Saturday, August 8, 2020

Long Time Coming

Daughter Amy and I discovered both of these native plants while hiking in the Shawangunk Mountains.  The red flowered Cardinal Flower was growing in full sun next to a year round stream.  Summer Sweet was found in full shade under widely spaced Oak trees.  Both plants present unique issues concerning their willingness or ability to grow in the same spot year after year.  Both of these plants were transplanted here this year.  Our hope is that they will grow on this spot without much interference from us.  We plan to enlarge the area free of Goldenrod when outside temperature moderates allowing us to remain outside for more than a few minutes.  If it is not kept at bay neither plant will survive.

This photo does not do justice to either plant.  Cardinal Flower is well known for its presentation of incredibly bright deep red flowers.  This afternoon full sun caused problems for our old point and shoot camera..  We will try again when the sun is lower in the sky.  We know that, but we were here at the wrong time today and thrilled to see new flowers..

Amy and I walked into a deliciously sweet invisible cloud of plant fragrance on our long ago hike.  Woodland flowers are scarce in August and we reluctantly left the trail to find this plant.  All that we took away from our encounter was mental images of dark glossy green leaves and pure white flowers.  Once home identification of the plant was quickly found.  Now it grows in several locations here since we view it as a native treasure.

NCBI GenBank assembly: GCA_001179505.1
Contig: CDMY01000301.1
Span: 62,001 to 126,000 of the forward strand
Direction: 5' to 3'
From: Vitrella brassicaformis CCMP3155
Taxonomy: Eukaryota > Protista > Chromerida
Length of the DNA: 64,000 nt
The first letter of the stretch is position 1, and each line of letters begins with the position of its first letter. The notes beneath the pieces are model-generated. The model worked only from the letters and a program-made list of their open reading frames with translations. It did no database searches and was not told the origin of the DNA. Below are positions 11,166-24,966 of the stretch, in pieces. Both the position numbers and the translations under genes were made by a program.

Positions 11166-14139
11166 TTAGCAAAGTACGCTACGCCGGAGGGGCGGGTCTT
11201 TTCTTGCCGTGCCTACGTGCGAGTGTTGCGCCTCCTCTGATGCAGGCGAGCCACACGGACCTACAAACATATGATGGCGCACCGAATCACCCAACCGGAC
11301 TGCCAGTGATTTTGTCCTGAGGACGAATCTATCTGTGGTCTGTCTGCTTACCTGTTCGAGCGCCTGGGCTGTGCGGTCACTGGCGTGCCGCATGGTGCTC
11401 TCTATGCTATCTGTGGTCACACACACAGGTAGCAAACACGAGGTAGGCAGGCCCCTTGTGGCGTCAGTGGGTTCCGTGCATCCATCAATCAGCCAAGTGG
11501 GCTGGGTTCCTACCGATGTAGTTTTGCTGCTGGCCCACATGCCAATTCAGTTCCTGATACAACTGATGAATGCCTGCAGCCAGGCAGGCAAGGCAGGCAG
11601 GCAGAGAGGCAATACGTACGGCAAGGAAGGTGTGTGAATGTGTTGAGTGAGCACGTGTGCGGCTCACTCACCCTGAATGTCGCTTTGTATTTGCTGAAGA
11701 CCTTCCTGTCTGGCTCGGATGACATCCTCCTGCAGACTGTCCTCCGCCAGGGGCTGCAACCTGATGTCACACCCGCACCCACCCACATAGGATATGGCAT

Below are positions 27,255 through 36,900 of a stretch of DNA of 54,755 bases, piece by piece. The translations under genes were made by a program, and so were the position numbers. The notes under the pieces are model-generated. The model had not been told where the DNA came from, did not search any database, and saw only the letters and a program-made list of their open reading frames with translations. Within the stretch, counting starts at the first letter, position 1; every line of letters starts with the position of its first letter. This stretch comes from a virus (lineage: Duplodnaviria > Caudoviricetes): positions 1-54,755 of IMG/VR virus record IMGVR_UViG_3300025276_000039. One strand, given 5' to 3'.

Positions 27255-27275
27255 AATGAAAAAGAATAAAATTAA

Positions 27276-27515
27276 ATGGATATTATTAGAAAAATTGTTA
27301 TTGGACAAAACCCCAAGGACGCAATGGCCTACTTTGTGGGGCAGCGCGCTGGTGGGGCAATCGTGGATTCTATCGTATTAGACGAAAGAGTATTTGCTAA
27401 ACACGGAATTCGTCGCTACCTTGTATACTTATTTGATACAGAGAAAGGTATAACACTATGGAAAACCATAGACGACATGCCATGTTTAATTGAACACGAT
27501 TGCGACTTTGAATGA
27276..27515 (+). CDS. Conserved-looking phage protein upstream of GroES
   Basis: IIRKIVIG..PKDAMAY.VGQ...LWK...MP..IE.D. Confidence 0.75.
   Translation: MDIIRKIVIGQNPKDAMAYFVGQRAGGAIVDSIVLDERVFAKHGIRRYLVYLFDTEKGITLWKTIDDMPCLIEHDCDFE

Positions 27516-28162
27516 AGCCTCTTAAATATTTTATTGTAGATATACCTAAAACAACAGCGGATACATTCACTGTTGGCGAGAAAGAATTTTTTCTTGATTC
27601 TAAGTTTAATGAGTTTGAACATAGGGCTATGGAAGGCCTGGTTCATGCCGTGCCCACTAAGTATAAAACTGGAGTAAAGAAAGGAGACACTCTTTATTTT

As we developed an understanding of the needs of each of these plants, I wanted them growing in close proximity to each other.  Brilliant clear red blossoms near pure white flowers would be an image of lasting beauty.  Hopefully both plants will return next year.  Their low area between the lane and the wooded hillside traps water runoff.  This generous supply of moisture should help the Summer Sweet survive half day exposure to sunlight.  The Cardinal Flower will also benefit from a moist location.  Early spring cold presents survival problems for Cardinal Flower but if we can remove the Goldenrod its survival is possible here.

Growing squash and pumpkins next to a wire fence is not a smart placement.  Frequent visits are made to keep the vines headed toward open ground.  The vines passed under the sunflowers with no apparent problem.  Both plants look fine.

Since we drove to the back, I did not bother with my usual sun protection clothing or even a hat.  It would be helpful if more of the vines had headed toward this open ground.  I explain this to them on every trip back to keep the vines out of the fence but like some unruly eighth graders from my past it may take time for the advise to register.  Expecting to be ignored, I plan more trips to pull the plants out of the fence.

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